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College Issue: The play's the thing 

Unique program at Savannah Tech helps prepare the college students of the future

“Without leaps of imagination, or dreaming, we lose the excitement of possibilities. Dreaming, after all, is a form of planning.”

—Gloria Steinem

A PINT-SIZED model kitchen complete with pans and utensils, stacks of books and a painting easel with rows paints sat set-up, but unused in a classroom at the Savannah Technical College.

Right next door, a safari hat stuck out of a box of costumes that was situated in front of rows of more boxes waiting to be unpacked. And both classrooms had views of the well-stocked playground right outside the door that was waiting, along with the classrooms, for Sept. 4 when they would be filled with students.

To say that the college is hoping to tap into some sort of imagination would be an understatement. The learning college, which has had an early childhood education “lab” for more than 20 years, has been preparing for this upcoming school year during which it will embrace a handsome grant endowed upon the school and shower that reward on the incoming pre-kindergarten children.

The Anderson Family Foundation enabled the Early Childhood Learning (ECL) center to expand on its regular curriculum and plans to incorporate more in-depth Dramatic Play and Literacy components to this year’s lesson plans.

“As teachers, (we) know what skills children need to develop,” said Cinda Young, Department Head for the Early Childhood Care and Education Program at Savannah Technical College’s Savannah Campus. “So we got to the children and see what the children are interested in. Because the children told me what they are interested in, we can pick out social skills, math, science, problem solving; all kinds of things under the umbrella of themes.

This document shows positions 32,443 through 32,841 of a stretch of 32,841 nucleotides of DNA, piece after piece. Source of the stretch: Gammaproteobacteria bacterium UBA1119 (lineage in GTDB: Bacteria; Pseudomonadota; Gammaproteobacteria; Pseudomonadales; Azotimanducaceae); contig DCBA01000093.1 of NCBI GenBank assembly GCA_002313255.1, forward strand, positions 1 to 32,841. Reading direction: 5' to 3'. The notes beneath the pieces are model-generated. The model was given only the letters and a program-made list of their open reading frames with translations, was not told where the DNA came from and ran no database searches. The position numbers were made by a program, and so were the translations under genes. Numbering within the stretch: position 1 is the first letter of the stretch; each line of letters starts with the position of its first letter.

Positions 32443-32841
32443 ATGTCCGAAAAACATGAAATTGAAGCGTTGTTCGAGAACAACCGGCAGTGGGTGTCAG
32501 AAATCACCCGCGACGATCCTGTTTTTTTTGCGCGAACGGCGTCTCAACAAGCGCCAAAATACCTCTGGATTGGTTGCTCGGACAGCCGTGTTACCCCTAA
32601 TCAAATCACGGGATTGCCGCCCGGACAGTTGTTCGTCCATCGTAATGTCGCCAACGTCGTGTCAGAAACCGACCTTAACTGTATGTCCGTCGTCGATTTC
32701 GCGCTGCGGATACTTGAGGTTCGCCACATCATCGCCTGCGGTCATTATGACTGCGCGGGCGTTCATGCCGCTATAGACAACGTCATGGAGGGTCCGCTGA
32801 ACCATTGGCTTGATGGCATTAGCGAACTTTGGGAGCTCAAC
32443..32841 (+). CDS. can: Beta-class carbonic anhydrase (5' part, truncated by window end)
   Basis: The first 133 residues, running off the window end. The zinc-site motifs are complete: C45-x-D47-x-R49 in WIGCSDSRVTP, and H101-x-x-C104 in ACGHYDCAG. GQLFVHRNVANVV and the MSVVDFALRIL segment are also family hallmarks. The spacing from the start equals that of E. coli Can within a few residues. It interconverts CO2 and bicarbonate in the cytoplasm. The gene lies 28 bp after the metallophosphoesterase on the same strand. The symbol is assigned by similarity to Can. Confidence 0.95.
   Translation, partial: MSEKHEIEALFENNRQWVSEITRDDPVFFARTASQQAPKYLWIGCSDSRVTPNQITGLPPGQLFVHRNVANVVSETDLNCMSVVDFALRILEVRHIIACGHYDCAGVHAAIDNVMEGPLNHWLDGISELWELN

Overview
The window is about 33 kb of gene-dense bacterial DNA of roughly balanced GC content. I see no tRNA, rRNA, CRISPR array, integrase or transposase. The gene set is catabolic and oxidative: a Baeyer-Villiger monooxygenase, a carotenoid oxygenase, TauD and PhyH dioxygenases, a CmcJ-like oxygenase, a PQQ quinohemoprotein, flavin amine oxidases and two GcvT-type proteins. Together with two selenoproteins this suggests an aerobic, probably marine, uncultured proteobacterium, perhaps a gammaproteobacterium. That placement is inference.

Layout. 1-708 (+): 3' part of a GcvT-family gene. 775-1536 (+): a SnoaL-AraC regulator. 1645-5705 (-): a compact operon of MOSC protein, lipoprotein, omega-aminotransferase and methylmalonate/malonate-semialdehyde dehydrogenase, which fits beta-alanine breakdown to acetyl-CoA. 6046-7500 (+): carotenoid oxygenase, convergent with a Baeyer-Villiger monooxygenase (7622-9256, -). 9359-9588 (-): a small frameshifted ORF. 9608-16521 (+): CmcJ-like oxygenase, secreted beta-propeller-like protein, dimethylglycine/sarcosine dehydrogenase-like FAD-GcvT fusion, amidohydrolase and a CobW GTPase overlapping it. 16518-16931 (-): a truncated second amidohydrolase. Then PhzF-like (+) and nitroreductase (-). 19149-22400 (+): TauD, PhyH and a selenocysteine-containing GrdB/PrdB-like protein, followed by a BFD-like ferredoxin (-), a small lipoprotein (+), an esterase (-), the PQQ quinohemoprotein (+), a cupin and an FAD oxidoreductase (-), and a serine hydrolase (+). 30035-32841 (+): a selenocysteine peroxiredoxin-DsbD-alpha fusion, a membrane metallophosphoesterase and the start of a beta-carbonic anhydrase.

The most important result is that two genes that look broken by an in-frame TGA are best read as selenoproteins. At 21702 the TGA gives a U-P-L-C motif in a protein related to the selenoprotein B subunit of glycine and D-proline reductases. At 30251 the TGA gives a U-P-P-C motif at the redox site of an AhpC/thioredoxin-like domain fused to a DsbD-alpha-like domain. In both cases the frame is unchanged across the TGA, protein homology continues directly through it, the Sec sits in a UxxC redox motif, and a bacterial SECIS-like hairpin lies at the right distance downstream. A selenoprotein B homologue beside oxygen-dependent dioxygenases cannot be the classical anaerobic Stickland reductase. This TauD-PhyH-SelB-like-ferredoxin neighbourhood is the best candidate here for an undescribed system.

“You’ve got them if you pick a topic they are interested in.”

The idea of the new program implemented at the ECL is to increase the possibility of future success in the classroom by using a hands-on approach with the pre-k children. Although that is similar to how the ECL has taught children in the past, the grant has given the center more space and more equipment with which to teach.

This means, for example, that if the students build and decorate a castle, they will have more room to do so, That is just one of the ways the learning center uses real-life ways to build a child’s interest in learning.

According to an example by Young, the center would take a child’s curiosity in princes, princesses and castles, and perhaps build a castle, then have the students illustrate their own stories about it.

The importance of that, said Young, is that the children will see themselves as readers and writers before they even possess either of those skills. And in addition to the illustrating and penning of stories, the children will also hold plays to act them out — which explains the pirate hat and box of costumes.

It’s playing dress-up with an added bonus of preparing for a successful career as a student.

“When you read literature about how young children learn, (you learn that) the more engaged they are physically, the more likely they are to retain information,” Young said. “As they get older, (they are) better at sitting at a lecture and listening.”

And the lesson plans won’t just be confined to the pair of classrooms. The outside play area is going to hold real-life components as well. With an environment fueled by fairly predictable weather, the ELC has plans to put art stations, a pretend house and a gas station in the playground outdoors where the students can continue to play and learn at the same time.

“The more stimulation (people get) at an early age, the more connections (in the brain) stay activated,” Young said. “It’s critical to stimulate the brain to give (students) the opportunity to explore their environment, solve their problems, predict what will happen next and evaluate. You can do that with young children.”

Young is backed up in her belief that it is important to stimulate creativeness in a student at a young age. According to Pre-K Now, a public education and advocacy organization based out of Washington, DC, children who enrolled in Pre-K were more likely to graduate from high school and do well on standardized tests.

The benefits also spilled into outside situations, said the Pre-K Now fact sheet. Students who did not attend Pre-K were more likely to commit crimes and get pregnant in their teenaged years.

“The children are amazing,” Young said. “It gives them an opportunity to explore different ways to learn, and the children respond very well to it.”

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Sarah Meinecke

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